Alberta's rich soil and picturesque recreation areas are some of the province's most valuable resources. To ensure that these resources continue to be owned and enjoyed by Albertans and other Canadians, the Agricultural and Recreational Land Ownership Act and Foreign Ownership of Land Regulations were passed.
The regulations ensure private (controlled) land continues to exist primarily for Canadian citizens/corporations and permanent residents, while still encouraging economic investment. Joint business ventures between non-Canadian enterprises and Alberta companies have been and will continue to be encouraged.
The Foreign Ownership of Land Administration monitors and controls acquisition of prime agricultural and recreational land by non-Canadians. Most transactions are completed through the Land Titles Office, but applications can be made for an exemption from the regulations through an Order in Council.
- Controlled lands
- Controlled land refers to land in Alberta but does not include:
- land of the Crown in right of Alberta
- land within the boundaries of a city, town, new town, village or summer village
- mines and minerals
Description of the Regulations
- Foreign citizens and foreign controlled corporations may own or beneficially own up to 2 parcels of controlled land not exceeding 20 acres in total.
- Canadian citizens and permanent residents (landed immigrants) aren’t affected by the Regulations.
- Essentially, a 'foreign controlled corporation' is one in which the share ownership is 50% or more foreign or is effectively controlled by foreigners
- For public corporations with shares traded on a stock exchange in Canada, only shareholders owning 5% or more of the shares are taken into account, provided 2/3 of the directors are Canadian citizens or permanent residents).
- Trusts cannot be used to circumvent the Regulations.
- The Regulations do not prohibit the acquisition of an interest in controlled land for pipelines, oil and gas processing plants, refineries, power plants, electric distribution systems or extractions of coal and aggregates.
- Under certain conditions, industrial processing, manufacturing, commercial or transportation facilities and residential subdivisions are exempt.
- The Regulations do not affect the succession by any person to an interest in controlled land if a person dies.
- Leases up to 20 years are exempt if registered at a Land Titles office within 60 days.
- An acquisition of the majority of the shares of a corporation owning controlled land by an ineligible person or foreign-controlled operation is considered an acquisition of an interest in controlled land.
- The same principle is involved for an amalgamated or merged corporation. In this situation, the foreign controlled corporation has 3 years to divest itself of the controlled land acquired.
- Mortgages are allowed but the foreclosure of a mortgage constitutes an acquisition of an interest in controlled land, and the ineligible person or foreign-controlled corporation must divest themself or itself of the land within 3 years.
- A 'foreign controlled limited partnership' is one in which 50% or more of the value of the outstanding contributions by limited partners are made by ineligible persons or foreign-controlled corporations.
- An ineligible person or foreign-controlled corporation may enter into an option to purchase controlled land for up to one year pending his or its becoming eligible under the Regulations.
- Enforcement will be by sworn declarations attached to transactions of land (such as transfers, caveats transmissions and leases) and investigations.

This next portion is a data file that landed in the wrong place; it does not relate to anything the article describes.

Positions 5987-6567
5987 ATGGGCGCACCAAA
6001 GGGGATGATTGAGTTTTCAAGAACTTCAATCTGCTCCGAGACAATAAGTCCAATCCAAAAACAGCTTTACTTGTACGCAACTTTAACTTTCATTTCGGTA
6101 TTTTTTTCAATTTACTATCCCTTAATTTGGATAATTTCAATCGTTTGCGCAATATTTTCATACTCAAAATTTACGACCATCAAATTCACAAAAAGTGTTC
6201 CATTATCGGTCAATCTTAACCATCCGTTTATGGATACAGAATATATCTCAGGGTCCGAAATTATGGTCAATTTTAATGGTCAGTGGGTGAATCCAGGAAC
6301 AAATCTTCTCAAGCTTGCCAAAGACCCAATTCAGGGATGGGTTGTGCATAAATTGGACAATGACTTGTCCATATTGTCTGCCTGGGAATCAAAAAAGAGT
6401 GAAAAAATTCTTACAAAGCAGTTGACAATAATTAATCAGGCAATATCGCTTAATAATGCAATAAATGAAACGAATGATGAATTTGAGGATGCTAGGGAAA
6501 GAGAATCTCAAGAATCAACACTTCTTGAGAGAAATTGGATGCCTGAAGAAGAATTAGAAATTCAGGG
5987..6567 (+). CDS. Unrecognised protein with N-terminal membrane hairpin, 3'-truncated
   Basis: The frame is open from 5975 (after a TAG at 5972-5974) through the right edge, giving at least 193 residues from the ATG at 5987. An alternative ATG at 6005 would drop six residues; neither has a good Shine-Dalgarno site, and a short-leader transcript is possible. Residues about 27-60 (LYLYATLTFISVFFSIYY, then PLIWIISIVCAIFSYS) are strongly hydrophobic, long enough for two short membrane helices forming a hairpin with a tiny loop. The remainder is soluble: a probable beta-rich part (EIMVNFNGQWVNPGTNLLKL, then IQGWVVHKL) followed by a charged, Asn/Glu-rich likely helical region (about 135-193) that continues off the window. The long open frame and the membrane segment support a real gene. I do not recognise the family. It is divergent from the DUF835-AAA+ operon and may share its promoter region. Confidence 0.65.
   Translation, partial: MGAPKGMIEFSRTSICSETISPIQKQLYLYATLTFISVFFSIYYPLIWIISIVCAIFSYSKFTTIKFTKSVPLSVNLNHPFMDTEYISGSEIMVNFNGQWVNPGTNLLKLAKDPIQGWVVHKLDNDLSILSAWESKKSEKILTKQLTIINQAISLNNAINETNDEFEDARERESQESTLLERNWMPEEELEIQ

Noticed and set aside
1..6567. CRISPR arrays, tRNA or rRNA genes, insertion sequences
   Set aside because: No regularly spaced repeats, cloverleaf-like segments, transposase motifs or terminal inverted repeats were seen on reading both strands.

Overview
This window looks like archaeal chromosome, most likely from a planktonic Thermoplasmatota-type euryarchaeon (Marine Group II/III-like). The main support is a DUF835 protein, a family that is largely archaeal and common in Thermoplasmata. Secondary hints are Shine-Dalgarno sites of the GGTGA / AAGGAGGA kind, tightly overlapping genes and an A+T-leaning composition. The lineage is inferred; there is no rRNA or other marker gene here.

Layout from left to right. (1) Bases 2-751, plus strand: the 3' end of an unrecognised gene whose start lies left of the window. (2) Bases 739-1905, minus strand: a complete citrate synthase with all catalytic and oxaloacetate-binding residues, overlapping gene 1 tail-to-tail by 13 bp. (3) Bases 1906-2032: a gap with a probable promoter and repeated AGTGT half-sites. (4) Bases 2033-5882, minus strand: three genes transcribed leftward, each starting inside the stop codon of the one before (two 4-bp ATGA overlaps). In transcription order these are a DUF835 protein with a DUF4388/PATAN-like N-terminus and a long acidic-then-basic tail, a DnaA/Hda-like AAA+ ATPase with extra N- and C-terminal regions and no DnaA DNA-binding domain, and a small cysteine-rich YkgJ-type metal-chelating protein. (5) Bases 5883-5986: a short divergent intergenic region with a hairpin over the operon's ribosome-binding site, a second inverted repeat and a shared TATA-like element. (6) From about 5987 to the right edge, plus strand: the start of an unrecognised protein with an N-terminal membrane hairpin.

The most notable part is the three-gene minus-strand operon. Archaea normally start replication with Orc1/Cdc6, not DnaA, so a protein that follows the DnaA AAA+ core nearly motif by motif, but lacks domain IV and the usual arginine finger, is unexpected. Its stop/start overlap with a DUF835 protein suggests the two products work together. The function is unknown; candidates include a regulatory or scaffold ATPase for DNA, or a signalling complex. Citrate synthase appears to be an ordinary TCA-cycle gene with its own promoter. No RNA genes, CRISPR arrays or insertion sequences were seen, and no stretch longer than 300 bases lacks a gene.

- The Registrar of Land Titles shall refuse to register a transfer, transmission, caveat or lease without statutory declaration as set forth).
- The Citizenship Act (Canada) (PDF, 559 KB) sets a penalty for breach of the act or Regulations, a fine of up to $10,000 and imprisonment of up to one year or both.
- Where controlled land is acquired contrary to the Regulations, procedures for judicial sale are set forth.
- The Criminal Code sets a penalty of up to 14 years imprisonment for swearing a false declaration.
- Corporations may be required to supply information concerning the beneficial ownership of their shares.
- The minister may require information, verified by statutory declaration or otherwise, in order to determine whether a particular transaction meets the requirements of the legislation (the minister also may instruct the Registrar of Land Titles to refuse to register a document which appears to be in contravention of the Regulations).
- Specific exemptions may be made by Executive Council, where exemption will allow development which will be of economic benefit to the province of Alberta.
Parties involved or anticipating involvement in transactions which may fall under the controls should seek legal advice for an interpretation of the Regulations.
The Regulations are not retroactive for transactions that have been registered.
Apply for an exemption
The Foreign Ownership of Land Regulations provide for Order in Council exemptions in certain circumstances. You can get an information package on how to apply for an exemption from the Foreign Ownership of Land Administration Office. Contact the office for more details.
Applications are assessed on a case-by-case basis.
After you apply
The length of the review process will vary from request to request, depending on the information provided and the need to verify the information. Personal contact may be required in some cases. Assistance in preparing exemption requests is available by contacting Foreign Ownership of Land Administration.
Connect with the Foreign Ownership of Land Administration office:
Mail or visit:
Foreign Ownership of Land Administration
Mezzanine Floor, John E. Brownlee Building
10365 97 Street
Edmonton, Alberta T5J 3W7
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